New French Quarter security draft proposal could cost $25 million

New French Quarter security draft proposal could cost $25 million

NEW ORLEANS, LA (WVUE) - The French Quarter drives the city's economic engine, but it also creates security concerns.

A mass shooting last month sparked new discussion about making the area safer, while the international terror threat raises the sector of a high profile attack. Now, city officials are putting a new security plan on the fast track.

FOX 8 has exclusively obtained a copy of a draft strategy plan that carries with it a proposed price tag of $25 million.

"Right now we have to put something in place immediately," said French Quarter security activist and businessman Sidney Torres III.

City officials and French Quarter business leaders have been meeting, and their proposed strategy includes a call for two officers on each street, a better command structure and remote sensing technology to detect weapons.

But Deputy Mayor Ryan Berni said nothing is etched in stone.

"Right now we are going through multiple proposals, and in the next two weeks we will talk about how we will finance it," he said.

The draft plan does not include security checkpoints or metal detectors, at least for now, and that's a concern to some.

"The only way you will stop this is setting up the ability to check individuals coming on Bourbon Street," Torres said.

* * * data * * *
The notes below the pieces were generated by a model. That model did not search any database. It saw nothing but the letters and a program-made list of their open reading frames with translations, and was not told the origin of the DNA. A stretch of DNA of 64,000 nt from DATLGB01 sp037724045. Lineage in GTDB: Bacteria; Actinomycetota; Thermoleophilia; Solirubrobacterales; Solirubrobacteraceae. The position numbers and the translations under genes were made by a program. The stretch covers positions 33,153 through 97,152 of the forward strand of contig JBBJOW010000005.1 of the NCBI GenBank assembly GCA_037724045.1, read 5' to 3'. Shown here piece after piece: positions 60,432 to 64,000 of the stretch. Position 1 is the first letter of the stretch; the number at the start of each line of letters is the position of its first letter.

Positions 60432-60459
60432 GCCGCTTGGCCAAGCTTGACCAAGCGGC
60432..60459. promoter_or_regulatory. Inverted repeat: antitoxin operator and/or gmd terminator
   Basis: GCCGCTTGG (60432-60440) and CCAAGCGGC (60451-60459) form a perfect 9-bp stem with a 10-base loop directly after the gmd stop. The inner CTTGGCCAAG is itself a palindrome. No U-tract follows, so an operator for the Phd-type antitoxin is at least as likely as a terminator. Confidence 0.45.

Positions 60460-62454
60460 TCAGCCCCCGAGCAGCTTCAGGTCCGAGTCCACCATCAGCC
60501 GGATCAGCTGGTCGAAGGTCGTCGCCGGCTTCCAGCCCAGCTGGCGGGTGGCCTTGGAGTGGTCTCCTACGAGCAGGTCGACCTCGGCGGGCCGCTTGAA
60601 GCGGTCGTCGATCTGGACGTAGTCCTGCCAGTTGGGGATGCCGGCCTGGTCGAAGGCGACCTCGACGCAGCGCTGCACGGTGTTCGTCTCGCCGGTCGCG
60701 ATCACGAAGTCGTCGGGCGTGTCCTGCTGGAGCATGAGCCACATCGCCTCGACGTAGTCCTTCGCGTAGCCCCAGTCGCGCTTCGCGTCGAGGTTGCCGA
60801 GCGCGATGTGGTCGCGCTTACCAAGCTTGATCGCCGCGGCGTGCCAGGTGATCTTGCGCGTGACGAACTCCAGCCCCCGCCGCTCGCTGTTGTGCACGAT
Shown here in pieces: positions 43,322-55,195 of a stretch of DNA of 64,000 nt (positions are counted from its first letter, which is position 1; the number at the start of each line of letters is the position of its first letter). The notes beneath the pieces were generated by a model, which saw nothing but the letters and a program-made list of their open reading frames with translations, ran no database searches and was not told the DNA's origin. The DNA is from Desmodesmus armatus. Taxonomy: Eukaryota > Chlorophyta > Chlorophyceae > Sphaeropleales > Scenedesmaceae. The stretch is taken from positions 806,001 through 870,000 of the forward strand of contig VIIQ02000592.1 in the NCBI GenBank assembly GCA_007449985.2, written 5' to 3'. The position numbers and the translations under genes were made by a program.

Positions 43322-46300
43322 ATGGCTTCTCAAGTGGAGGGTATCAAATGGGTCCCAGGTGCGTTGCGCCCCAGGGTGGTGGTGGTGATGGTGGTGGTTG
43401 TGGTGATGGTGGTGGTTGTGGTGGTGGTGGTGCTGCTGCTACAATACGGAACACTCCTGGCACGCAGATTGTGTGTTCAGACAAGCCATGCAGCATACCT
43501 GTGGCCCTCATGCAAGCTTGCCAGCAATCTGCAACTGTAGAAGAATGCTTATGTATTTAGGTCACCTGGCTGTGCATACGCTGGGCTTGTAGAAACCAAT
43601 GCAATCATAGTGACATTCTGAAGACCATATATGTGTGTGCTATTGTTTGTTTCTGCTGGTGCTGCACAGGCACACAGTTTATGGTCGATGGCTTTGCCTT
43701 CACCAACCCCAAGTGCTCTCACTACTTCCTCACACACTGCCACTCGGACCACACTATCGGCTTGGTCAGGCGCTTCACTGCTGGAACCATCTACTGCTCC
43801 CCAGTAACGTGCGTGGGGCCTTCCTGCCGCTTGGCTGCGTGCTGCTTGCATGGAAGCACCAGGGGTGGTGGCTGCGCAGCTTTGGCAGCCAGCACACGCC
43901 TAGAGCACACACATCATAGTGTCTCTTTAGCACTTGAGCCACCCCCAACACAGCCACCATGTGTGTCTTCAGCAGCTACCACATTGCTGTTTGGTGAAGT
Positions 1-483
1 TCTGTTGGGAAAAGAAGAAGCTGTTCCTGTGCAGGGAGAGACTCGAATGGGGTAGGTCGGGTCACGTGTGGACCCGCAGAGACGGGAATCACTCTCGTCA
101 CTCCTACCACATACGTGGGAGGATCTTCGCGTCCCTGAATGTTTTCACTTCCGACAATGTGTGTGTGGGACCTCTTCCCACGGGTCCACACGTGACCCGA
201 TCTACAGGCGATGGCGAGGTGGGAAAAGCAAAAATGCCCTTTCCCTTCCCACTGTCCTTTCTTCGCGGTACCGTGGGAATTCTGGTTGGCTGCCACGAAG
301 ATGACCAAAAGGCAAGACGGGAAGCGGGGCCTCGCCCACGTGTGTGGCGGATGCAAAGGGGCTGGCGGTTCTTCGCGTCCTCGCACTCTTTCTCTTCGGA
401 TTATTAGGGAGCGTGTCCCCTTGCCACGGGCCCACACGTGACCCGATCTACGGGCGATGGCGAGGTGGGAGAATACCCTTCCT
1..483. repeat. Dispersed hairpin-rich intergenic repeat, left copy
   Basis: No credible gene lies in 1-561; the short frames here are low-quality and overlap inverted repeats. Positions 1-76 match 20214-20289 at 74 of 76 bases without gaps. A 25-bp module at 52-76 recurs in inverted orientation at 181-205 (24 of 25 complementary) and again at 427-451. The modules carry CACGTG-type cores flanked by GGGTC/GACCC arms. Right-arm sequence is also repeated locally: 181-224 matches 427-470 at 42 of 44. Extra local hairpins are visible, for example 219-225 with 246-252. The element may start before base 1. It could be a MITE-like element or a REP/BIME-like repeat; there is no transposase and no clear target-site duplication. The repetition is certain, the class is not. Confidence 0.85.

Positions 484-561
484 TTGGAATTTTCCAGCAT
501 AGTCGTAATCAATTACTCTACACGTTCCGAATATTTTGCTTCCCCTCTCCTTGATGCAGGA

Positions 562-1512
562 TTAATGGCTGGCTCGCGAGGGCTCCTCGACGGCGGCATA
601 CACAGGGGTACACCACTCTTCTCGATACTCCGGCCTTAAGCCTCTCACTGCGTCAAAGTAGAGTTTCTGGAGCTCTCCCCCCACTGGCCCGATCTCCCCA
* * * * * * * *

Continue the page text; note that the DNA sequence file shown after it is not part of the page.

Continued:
But Berni said they have not been ruled out.

"We will have many discussions over the next few weeks as we finalize a plan," said Berni.

That plan may also include anti-terrorism measures like bollards to block wayward trucks, which occurred this week in Berlin, killing 12, on the heels of a July truck tragedy in Nice, France which killed 86.

Paying for all the security enhancements, as always, will be a challenge, and sources say the city is now looking toward the convention center and a huge surplus. Torres put up $600,000 of his own money to develop a French Quarter app and patrol system, and he now believes other long-term funding sources should be found.

"We need to take the funds needed and get this done," said Torres.

City Hall said short-term steps, like extra lighting and cameras, have already taken place, and long-term planning has begun.

"We're looking at everything from stopping the sale of alcohol at 3 a.m., to additional security cameras, to thermal imaging to facial recognition software," Berni said.

There's also a proposal to make Bourbon Street pedestrian only, with much more discussion to come.

We reached out to convention center officials to discuss the possibility of some of its surplus money being used for additional security. So far, we have not gotten a call back. The convention center, did recently help pay for the repaving of Iberville Street, and it pays for some French Quarter security.

We should have more details about Quarter security plans in the next few days.

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